Thirsty Cities: How Indian Cities Can Meet Their Water Needs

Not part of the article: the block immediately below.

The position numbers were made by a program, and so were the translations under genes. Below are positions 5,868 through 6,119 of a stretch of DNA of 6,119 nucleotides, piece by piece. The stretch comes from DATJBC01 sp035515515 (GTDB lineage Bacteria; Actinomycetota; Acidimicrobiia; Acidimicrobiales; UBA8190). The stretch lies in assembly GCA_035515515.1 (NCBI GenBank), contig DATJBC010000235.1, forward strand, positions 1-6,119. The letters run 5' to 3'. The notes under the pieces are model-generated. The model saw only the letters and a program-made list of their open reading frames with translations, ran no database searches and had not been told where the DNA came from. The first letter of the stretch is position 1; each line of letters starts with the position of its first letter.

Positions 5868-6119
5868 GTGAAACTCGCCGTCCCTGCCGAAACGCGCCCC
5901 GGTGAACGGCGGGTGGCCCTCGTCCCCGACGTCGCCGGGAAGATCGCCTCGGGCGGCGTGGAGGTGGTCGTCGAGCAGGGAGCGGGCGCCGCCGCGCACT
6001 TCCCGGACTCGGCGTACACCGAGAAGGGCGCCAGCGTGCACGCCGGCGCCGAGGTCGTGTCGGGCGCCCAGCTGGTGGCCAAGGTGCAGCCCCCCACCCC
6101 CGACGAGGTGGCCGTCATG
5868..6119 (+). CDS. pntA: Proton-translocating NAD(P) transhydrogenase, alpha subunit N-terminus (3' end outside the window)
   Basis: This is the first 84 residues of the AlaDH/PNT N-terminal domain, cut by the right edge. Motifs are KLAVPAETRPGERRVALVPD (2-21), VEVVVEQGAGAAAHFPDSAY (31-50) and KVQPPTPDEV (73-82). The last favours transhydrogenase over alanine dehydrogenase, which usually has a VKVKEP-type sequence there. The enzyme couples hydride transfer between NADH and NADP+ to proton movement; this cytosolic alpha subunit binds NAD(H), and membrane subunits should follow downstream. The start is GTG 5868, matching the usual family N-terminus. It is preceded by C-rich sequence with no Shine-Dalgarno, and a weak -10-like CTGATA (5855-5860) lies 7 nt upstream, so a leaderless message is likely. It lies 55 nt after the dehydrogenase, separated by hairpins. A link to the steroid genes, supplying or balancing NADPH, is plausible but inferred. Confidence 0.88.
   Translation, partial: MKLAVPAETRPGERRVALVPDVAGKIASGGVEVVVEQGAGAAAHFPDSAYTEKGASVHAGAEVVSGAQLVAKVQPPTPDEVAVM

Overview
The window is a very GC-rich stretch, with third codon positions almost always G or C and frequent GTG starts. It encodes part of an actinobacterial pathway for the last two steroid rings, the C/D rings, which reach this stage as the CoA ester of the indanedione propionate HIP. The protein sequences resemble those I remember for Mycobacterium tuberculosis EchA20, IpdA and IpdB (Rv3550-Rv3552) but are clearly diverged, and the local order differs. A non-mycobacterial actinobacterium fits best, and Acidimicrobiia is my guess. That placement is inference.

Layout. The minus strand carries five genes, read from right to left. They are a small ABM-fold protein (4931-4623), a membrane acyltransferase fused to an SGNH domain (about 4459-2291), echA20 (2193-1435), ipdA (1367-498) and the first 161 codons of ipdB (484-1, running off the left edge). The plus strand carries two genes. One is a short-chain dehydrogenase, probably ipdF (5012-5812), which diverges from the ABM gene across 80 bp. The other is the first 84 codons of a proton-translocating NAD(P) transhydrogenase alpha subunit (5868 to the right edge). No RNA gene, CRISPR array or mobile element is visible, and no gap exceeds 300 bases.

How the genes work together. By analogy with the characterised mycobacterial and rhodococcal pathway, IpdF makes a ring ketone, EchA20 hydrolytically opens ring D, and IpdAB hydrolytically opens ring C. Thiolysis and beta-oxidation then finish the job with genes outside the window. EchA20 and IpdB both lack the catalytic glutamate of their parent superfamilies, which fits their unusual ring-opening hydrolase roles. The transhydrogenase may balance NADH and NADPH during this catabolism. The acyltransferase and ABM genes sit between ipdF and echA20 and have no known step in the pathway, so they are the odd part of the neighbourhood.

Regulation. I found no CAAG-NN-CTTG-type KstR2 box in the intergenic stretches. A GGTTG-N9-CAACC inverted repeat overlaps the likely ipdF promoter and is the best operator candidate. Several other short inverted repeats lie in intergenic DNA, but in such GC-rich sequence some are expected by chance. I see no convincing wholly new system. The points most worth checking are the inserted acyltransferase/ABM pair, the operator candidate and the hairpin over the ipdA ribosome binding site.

Urban water management is an important challenge for many developing countries of the world, characterized as they are by high development economics, rapid urbanization, and unregulated industrialization. With urban population increasing by 38.1 million from 2001 to 2011, infrastructure in Indian cities, including water supply, has come under enormous pressure. A number of solutions from rainwater harvesting to community participation and public-private partnerships have been suggested. This book argues against these fragmented approaches and presents an Integrated Urban Water Management (IUWM) framework for India. The author elucidates how IUWM takes a comprehensive approach to urban water services, viewing water supply, storm water, and waste water as components of an integrated physical system and recognizes that the physical system sits within an organizational framework and a broader natural landscape. He discusses how the policies for sustainable urban water management will be decided by the type of physical interventions, economic instruments, and institutional changes required for achieving the goal of IUWM. Since these would change across localities, the policies also will have to be different for different localities.